FRISCO, Texas — Having seen Dallas Cowboys running back Ezekiel Elliott win a preliminary injunction on Friday, blocking the NFL’s six-game suspension for violating the personal conduct policy, the league on Monday filed an appeal with the U.S. Court of Appeals for the Fifth Circuit.
It’s not clear how quickly the appeal will be heard. If Judge Amos Mazzant’s decision is overturned, then Elliott’s suspension could go into effect immediately.
Elliott was eligible to play in Sunday’s game against the New York Giants, but without Judge Mazzant’s ruling he would have missed the next six games and not been able to return until Nov. 5 against the Kansas City Chiefs.
The injunction likely means Elliott will be allowed to play this season, but the NFL could ask for an expedited hearing of the appeal.
The NFL is following a similar path it took in the “Deflategate,” case against New England Patriots quarterback Tom Brady. After initially winning reprieve in the district court, a higher court affirmed the NFL’s four-game penalty but it came after the 2015 season and Brady sat out the first four games last season.
Elliott spoke for the first time since June after the Cowboys’ 19-3 season-opening win against the Giants and expressed relief that he would get, “a chance to prove my innocence and just happy that I’ll get to be with the guys for as long as permitted and not miss time and not having to be away from them.”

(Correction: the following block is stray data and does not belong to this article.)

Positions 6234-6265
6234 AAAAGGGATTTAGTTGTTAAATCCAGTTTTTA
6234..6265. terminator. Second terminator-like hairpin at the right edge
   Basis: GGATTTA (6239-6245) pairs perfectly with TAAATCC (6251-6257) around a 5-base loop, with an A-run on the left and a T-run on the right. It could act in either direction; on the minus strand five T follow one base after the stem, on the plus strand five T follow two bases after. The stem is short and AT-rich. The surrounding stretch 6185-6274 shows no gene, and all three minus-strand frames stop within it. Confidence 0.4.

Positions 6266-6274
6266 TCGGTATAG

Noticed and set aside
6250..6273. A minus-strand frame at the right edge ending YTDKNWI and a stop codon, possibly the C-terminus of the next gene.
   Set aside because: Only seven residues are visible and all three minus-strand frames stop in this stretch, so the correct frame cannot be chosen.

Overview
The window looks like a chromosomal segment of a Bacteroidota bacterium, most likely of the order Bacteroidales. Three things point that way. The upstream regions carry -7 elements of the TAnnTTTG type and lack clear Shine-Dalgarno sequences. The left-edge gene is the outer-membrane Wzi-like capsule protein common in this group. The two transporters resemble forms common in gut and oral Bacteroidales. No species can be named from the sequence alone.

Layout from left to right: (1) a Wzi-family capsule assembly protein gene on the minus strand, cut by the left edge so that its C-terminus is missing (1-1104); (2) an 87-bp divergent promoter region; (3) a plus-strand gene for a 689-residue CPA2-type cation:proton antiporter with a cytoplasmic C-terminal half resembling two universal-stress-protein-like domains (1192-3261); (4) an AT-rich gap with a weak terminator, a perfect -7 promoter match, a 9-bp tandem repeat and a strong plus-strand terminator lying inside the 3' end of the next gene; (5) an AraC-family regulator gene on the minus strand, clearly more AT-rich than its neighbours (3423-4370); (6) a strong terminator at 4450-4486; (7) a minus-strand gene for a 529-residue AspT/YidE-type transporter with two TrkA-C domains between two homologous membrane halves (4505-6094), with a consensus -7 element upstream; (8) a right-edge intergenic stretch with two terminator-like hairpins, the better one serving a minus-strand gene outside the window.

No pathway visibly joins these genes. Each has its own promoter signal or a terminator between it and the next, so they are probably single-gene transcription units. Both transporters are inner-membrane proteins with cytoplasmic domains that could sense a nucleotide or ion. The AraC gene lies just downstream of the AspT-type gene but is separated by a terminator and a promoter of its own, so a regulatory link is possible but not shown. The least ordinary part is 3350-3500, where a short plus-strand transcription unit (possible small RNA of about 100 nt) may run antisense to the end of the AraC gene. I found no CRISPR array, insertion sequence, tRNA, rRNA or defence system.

A former girlfriend accused Elliott of domestic violence on separate occasions in July 2016 in Columbus, Ohio. The city attorney’s office did not pursue charges against Elliott, citing inconsistent evidence. The NFL’s personal conduct policy does not require the same burden of proof for a player to be found in violation. The league said it had persuasive evidence Elliott committed violence against Tiffany Thompson on multiple occasions in levying the suspension.
Appeals officer Harold Henderson denied Elliott’s appeal, but Judge Mazzant blocked the penalty.
“Just kind of your name getting dragged through the mud,” Elliott said when asked what the hardest part has been. “It’s been 14 months. Just kind of being associated with that, that’s tough.”
Asked if the process has been unfair to him, Elliot did not want to comment further.
“I’ve kind of stopped worrying about it because it’s not in my hands,” Elliott said. “At this point I’m focused right now on being the running back I need to be for this team to be successful so we can accomplish what we want to and remaining focused to keep playing at a high level.”
Elliott said “it’s definitely been a tough last 14 months. At times it’s gotten so hard you start to lose faith.”
If Elliott’s suspension is put into effect, the Cowboys would go with Darren McFadden, Alfred Morris and Rod Smith at running back. Morris served as Elliott’s backup Sunday, while McFadden was a healthy scratch for the first time in his career even though the Cowboys prepared him all summer to be Elliott’s replacement.